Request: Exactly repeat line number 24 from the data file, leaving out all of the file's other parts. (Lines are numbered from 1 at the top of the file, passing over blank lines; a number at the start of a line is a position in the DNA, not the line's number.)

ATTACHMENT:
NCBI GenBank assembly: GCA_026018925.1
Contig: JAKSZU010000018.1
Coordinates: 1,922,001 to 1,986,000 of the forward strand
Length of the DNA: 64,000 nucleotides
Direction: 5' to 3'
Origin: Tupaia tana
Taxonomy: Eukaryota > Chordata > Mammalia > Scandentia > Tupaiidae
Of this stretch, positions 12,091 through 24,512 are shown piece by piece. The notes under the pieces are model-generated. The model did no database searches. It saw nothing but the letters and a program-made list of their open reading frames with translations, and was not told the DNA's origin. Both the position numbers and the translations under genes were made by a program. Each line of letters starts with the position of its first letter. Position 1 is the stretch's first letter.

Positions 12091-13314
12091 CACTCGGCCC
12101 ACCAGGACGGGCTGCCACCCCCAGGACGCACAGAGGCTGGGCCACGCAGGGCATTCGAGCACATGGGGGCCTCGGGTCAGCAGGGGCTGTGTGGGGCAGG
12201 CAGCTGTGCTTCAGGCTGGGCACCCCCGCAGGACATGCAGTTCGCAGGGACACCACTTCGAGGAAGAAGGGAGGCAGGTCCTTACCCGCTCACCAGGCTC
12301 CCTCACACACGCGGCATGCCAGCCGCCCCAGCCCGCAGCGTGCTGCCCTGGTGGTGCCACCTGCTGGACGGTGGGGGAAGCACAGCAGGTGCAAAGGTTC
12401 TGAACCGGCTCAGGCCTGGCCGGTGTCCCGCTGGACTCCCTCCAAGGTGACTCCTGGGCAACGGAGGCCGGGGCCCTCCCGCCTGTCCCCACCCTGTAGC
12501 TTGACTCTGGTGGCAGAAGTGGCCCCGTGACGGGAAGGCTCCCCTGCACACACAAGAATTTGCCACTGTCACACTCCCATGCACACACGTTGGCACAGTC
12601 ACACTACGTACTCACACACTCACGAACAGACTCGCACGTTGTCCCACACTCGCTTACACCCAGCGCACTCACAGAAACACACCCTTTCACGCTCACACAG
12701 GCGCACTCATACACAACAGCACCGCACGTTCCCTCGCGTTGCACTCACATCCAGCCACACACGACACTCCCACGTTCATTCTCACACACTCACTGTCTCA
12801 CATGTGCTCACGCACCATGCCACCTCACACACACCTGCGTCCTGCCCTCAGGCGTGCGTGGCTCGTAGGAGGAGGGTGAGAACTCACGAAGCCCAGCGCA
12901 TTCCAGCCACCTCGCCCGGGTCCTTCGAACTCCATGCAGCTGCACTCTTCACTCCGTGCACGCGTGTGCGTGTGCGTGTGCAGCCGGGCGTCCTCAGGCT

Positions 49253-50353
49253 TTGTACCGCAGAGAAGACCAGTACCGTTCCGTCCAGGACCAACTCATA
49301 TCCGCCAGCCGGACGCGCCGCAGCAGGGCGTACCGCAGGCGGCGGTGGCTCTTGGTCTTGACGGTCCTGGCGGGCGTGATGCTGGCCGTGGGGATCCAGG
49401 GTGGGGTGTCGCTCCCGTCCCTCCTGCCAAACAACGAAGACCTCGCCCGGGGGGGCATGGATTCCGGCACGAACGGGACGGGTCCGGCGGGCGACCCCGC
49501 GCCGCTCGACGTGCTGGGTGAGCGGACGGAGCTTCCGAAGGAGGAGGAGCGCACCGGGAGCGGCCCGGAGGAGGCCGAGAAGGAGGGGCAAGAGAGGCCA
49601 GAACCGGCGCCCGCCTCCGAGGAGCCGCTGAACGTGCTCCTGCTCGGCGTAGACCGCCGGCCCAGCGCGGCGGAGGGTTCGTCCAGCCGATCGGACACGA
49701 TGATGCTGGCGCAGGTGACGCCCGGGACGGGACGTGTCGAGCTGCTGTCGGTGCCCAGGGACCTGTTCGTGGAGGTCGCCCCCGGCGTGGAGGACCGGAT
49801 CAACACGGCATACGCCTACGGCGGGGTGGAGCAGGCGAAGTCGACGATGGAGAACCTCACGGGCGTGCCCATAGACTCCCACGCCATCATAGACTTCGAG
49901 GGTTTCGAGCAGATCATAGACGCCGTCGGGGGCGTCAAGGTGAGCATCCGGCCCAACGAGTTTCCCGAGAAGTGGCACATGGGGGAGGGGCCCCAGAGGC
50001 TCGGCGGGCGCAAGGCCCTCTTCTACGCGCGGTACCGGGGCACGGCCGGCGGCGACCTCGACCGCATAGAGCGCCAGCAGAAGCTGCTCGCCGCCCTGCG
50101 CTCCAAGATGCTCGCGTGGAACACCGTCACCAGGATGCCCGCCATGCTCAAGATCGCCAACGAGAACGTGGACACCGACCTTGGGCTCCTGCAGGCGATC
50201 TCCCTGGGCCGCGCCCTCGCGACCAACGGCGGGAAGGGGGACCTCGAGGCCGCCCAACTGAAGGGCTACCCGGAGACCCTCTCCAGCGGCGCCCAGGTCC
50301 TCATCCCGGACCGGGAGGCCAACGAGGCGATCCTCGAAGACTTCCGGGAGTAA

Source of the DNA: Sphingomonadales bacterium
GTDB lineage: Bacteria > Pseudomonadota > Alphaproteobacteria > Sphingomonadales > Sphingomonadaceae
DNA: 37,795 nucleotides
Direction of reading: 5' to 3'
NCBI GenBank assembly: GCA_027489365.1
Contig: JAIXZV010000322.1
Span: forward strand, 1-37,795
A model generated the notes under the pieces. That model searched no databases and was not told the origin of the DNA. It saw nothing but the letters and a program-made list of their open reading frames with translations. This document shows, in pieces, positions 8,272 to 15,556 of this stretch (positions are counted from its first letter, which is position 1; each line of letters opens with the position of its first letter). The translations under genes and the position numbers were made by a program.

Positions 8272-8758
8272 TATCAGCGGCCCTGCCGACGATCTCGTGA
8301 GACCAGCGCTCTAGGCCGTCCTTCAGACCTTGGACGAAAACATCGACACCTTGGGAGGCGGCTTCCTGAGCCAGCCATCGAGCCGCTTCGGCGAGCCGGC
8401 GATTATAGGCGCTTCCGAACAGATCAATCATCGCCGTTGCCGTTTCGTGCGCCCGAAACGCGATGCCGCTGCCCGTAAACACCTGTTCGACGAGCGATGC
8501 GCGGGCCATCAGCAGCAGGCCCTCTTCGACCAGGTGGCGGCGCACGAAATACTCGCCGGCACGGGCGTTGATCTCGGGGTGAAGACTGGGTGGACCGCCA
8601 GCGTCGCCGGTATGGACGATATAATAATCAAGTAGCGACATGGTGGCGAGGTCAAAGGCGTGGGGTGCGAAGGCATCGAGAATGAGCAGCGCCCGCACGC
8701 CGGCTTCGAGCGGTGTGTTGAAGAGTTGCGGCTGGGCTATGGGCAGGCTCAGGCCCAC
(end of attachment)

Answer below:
49501 GCCGCTCGACGTGCTGGGTGAGCGGACGGAGCTTCCGAAGGAGGAGGAGCGCACCGGGAGCGGCCCGGAGGAGGCCGAGAAGGAGGGGCAAGAGAGGCCA